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Study of the training effect in exchange bias\ud using the domain state model

By Andreas Biternas


The most common product of the storage industry is the well known hard disk, based\ud on the magnetic recording and reading of data. The research of magnetic materials is\ud enhanced by the establishment of hard disks as a recording media. Given the current\ud trend toward nanostructured materials and complex materials design, the understanding\ud of the origins of magnetic phenomenology at the atomistic level has become necessary.\ud In this thesis, we focus on the aging effects of magnetic materials. The systems that are\ud investigated are bilayer thin films comprised of two materials with different magnetic order.\ud The so called exchange bias systems are comprised of a ferromagnetic layer in contact\ud with an antiferromagetic layer. Exchange bias systems are part of the current read-heads,\ud which utilise the phenomenon of Giant Magnetoresistance discovered by A. Fert and P.\ud Grünberg, who were awarded a Nobel prize in 2007 for this discovery. The most wellknown\ud characteristic of the exchange bias systems is the shift of the hysteresis loop along\ud the horizontal axis. The reduction of this shift with consecutive hysteresis cycles is called\ud the training effect.\ud The current research focused on the dependence of the training effect on various exchange\ud bias system parameters using the well established domain state model. A novel\ud analysis was developed for the study of the antiferromagnet during consecutive hysteresis\ud loops. A special focus was given to the response of training effect on temperature. Several\ud characteristics of the system were varied to investigate the physics of the training effect,\ud such as the antiferromagnetic thickness and dilution with non-magnetic defects. The reversal\ud modes of the ferromagnet were also investigated varying the anisotropies of the system\ud as well the angle of the magnetic field.\ud New characteristics were added to the domain state model increasing the realism of\ud this model. The interface roughness was introduced in the model, as more representative\ud of realistic exchange bias systems. Furthermore, different crystallographic structures such\ud as body-centered cubic and hexagonal-close packed, were investigated as in these structures\ud the coupling between the ferromagnet and the antiferromagnet increases. In these\ud structures, in addition to the interface roughness, the enhance coupling is shown to give\ud rise to complex trends of the exchange bias and the training effect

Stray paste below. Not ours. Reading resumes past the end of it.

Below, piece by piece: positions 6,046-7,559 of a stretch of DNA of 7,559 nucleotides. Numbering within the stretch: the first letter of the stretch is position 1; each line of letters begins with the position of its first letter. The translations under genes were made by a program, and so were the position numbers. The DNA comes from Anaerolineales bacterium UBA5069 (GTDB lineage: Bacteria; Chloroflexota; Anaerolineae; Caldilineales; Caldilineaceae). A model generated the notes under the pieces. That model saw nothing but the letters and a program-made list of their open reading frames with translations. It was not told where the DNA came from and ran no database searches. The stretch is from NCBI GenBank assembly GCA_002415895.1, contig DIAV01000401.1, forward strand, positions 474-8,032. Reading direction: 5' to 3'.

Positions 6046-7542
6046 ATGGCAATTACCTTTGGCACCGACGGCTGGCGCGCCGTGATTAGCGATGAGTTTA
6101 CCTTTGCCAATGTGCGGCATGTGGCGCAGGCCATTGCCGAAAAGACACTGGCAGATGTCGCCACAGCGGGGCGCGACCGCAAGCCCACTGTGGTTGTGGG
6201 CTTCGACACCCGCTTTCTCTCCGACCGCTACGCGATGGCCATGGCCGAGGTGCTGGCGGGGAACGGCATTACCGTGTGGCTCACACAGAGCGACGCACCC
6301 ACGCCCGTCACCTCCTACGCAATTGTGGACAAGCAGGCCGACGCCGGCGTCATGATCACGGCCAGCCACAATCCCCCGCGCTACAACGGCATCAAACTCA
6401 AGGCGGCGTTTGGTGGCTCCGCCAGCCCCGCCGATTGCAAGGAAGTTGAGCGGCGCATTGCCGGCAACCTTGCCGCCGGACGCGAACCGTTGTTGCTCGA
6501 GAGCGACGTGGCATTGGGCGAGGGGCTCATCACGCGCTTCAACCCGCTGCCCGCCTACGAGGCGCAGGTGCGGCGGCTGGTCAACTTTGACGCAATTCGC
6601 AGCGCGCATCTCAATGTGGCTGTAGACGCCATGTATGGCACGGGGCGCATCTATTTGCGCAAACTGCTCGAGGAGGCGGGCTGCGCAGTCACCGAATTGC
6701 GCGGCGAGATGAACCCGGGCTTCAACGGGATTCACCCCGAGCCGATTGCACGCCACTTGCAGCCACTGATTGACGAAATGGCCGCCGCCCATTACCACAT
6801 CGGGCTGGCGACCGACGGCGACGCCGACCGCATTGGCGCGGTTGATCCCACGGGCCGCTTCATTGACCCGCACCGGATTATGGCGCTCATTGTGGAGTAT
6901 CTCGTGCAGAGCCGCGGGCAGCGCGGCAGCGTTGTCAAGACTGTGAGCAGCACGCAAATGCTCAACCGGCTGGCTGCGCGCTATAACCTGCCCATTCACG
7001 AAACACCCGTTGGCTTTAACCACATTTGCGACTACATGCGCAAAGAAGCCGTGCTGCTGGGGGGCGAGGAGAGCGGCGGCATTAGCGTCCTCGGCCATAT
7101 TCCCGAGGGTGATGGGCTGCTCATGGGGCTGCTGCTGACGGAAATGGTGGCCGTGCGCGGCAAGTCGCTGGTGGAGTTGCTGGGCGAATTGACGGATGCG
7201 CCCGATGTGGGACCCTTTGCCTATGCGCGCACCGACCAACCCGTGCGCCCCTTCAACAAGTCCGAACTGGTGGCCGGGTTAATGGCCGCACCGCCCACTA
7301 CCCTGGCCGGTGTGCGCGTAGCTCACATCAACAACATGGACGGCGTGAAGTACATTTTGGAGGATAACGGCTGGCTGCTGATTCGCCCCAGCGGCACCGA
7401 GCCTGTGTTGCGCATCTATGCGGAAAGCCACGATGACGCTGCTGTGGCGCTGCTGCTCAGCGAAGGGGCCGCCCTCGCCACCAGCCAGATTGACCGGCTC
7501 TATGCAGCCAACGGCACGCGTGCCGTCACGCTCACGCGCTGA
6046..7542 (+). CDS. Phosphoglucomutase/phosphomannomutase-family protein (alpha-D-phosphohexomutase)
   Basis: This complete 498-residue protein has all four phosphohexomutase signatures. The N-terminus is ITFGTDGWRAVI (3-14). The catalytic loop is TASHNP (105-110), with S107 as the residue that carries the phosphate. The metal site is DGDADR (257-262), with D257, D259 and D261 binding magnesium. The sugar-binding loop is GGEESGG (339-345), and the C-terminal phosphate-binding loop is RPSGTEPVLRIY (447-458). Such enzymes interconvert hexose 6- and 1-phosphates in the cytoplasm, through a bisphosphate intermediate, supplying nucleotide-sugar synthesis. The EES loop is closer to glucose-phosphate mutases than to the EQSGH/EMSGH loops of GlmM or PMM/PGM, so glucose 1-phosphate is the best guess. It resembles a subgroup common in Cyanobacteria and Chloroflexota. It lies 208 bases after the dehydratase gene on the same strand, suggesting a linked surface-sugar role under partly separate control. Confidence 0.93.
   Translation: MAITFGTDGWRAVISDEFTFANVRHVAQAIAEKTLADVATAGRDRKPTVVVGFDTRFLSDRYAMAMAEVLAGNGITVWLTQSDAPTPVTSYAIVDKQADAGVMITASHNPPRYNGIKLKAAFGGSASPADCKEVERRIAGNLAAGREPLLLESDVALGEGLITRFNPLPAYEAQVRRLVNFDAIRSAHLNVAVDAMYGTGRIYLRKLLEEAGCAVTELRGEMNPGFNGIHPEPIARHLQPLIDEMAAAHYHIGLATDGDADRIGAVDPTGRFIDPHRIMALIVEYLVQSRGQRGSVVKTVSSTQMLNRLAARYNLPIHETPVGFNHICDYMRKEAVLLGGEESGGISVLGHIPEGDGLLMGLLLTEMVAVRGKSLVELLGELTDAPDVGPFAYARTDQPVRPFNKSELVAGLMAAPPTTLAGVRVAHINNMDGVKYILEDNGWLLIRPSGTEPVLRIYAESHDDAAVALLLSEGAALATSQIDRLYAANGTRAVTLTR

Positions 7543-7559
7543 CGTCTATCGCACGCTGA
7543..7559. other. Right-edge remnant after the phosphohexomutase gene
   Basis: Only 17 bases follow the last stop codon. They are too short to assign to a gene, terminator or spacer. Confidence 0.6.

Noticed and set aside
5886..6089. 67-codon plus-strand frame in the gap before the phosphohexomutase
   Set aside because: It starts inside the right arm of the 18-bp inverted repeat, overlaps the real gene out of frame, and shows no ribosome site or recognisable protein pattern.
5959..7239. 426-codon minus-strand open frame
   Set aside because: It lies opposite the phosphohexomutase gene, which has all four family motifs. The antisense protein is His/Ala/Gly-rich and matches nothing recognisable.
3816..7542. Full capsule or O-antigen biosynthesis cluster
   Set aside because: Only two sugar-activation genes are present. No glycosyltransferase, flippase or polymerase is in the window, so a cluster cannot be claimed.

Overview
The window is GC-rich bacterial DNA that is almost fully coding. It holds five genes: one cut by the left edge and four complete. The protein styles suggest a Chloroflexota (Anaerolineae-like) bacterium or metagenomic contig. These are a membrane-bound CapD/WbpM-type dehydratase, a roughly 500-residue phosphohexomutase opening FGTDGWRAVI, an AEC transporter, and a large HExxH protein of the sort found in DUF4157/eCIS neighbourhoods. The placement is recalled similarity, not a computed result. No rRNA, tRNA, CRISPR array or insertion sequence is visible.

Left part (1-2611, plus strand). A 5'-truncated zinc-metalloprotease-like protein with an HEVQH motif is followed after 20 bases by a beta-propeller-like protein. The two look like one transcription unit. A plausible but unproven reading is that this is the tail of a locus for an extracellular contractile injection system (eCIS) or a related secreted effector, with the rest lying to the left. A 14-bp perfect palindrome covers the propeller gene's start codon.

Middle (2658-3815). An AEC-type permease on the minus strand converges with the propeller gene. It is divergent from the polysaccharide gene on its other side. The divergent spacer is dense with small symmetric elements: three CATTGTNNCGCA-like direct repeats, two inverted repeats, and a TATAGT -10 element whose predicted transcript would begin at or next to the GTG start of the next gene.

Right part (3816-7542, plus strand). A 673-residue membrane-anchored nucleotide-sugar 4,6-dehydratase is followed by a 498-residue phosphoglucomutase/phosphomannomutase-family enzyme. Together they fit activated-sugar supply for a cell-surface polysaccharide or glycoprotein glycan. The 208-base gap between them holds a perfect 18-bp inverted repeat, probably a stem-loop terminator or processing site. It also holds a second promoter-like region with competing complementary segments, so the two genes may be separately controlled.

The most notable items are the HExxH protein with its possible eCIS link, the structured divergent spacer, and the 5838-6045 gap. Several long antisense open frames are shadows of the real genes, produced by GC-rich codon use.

Publisher: Physics (York)
Year: 2009
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